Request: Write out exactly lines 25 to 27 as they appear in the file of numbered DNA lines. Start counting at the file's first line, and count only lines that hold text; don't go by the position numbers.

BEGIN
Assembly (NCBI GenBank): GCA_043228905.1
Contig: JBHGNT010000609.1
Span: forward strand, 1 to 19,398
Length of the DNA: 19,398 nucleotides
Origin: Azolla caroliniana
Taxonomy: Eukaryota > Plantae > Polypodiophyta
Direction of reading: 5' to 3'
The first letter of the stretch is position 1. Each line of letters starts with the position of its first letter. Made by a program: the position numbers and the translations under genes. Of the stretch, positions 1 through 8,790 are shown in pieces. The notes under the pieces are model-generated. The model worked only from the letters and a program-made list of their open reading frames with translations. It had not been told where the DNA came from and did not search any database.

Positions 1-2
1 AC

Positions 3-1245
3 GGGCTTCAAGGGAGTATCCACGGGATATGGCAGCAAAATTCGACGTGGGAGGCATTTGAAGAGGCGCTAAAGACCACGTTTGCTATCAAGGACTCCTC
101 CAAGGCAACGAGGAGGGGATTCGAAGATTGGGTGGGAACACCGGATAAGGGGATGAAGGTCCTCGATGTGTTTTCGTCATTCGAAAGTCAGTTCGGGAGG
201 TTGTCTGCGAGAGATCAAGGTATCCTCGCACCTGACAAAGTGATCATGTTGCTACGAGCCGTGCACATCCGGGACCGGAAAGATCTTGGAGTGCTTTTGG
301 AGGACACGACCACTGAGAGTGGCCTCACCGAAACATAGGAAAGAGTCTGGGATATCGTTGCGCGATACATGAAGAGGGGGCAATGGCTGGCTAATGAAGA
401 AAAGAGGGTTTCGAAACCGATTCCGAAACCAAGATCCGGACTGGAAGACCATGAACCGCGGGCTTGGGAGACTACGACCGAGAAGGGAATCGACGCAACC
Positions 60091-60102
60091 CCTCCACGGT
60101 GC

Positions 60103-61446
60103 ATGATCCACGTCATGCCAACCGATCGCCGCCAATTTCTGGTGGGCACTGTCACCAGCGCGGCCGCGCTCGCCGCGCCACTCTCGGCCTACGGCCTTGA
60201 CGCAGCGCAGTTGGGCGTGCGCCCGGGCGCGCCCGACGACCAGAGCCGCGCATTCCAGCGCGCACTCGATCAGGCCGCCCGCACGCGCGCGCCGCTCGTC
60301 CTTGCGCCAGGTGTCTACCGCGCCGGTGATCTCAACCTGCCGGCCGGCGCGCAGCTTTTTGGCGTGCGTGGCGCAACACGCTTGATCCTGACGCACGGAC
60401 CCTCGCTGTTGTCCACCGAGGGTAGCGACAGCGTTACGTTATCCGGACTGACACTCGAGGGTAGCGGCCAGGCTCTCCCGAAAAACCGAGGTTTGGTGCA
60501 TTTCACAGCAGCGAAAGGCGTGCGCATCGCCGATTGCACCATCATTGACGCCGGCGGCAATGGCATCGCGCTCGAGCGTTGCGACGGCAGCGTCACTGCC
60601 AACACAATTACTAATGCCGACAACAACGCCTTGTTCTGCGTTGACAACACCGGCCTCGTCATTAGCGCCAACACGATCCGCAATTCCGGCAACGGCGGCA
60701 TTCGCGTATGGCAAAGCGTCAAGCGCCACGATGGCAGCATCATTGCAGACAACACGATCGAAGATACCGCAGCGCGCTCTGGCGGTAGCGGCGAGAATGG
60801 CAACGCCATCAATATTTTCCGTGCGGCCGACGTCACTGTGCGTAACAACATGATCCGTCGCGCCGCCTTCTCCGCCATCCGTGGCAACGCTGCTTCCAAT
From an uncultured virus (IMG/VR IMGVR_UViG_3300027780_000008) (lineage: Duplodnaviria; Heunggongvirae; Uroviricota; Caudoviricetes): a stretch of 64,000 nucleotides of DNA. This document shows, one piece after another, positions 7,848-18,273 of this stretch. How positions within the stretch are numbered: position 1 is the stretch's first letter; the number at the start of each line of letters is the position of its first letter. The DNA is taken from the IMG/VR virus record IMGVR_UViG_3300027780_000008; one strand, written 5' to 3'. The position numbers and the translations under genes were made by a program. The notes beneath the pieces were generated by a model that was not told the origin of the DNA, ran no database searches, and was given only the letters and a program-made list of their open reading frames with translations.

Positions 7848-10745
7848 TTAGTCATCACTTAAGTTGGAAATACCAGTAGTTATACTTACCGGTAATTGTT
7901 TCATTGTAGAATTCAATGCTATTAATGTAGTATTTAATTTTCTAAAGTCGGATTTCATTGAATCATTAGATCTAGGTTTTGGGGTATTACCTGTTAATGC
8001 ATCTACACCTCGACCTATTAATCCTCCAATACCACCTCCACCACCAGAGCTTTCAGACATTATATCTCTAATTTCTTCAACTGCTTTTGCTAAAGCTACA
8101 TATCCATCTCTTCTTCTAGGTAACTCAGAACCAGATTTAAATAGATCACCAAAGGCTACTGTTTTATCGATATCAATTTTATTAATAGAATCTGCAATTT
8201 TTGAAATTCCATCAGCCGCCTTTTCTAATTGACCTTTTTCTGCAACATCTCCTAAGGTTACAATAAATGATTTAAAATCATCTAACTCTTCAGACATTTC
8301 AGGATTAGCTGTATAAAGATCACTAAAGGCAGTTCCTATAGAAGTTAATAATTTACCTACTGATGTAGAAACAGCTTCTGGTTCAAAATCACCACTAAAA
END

60501 TTTCACAGCAGCGAAAGGCGTGCGCATCGCCGATTGCACCATCATTGACGCCGGCGGCAATGGCATCGCGCTCGAGCGTTGCGACGGCAGCGTCACTGCC
60601 AACACAATTACTAATGCCGACAACAACGCCTTGTTCTGCGTTGACAACACCGGCCTCGTCATTAGCGCCAACACGATCCGCAATTCCGGCAACGGCGGCA
60701 TTCGCGTATGGCAAAGCGTCAAGCGCCACGATGGCAGCATCATTGCAGACAACACGATCGAAGATACCGCAGCGCGCTCTGGCGGTAGCGGCGAGAATGG